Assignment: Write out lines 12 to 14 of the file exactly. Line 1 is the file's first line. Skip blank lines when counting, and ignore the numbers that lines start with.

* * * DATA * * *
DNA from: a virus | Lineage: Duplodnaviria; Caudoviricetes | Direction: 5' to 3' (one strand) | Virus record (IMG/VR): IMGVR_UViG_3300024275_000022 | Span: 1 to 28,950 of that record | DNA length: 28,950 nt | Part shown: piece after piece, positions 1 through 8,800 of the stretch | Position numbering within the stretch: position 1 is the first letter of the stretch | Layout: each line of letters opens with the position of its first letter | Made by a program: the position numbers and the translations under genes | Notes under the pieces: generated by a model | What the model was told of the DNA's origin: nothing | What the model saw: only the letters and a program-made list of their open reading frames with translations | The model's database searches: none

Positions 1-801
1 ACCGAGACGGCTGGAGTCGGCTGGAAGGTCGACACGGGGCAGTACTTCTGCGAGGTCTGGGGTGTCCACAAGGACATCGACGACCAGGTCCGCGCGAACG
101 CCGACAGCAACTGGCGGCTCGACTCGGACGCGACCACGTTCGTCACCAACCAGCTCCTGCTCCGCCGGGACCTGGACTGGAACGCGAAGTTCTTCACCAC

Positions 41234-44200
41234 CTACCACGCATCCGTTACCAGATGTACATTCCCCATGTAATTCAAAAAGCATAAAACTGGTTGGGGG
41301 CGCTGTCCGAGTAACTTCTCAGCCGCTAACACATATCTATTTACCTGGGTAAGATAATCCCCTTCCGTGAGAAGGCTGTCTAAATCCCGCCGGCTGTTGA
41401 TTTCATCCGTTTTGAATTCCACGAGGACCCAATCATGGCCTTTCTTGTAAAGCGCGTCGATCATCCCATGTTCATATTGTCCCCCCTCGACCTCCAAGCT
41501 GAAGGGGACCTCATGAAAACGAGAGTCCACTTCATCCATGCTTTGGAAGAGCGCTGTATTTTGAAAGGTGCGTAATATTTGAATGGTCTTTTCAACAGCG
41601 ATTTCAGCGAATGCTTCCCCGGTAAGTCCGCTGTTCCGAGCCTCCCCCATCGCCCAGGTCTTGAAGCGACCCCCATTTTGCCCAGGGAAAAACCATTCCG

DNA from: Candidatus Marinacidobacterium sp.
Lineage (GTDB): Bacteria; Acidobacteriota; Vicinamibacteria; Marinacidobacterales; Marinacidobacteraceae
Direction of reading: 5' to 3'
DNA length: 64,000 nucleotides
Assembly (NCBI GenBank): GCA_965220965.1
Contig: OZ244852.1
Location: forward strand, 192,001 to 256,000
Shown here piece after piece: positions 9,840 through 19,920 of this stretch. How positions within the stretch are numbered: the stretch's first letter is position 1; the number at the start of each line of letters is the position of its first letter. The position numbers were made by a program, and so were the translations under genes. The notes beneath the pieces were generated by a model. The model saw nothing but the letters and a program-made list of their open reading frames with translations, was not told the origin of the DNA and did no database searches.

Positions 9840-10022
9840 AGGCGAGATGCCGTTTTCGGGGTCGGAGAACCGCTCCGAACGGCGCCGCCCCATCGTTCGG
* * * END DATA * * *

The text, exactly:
Lineage (GTDB): Bacteria; Acidobacteriota; Vicinamibacteria; Marinacidobacterales; Marinacidobacteraceae
Direction of reading: 5' to 3'
DNA length: 64,000 nucleotides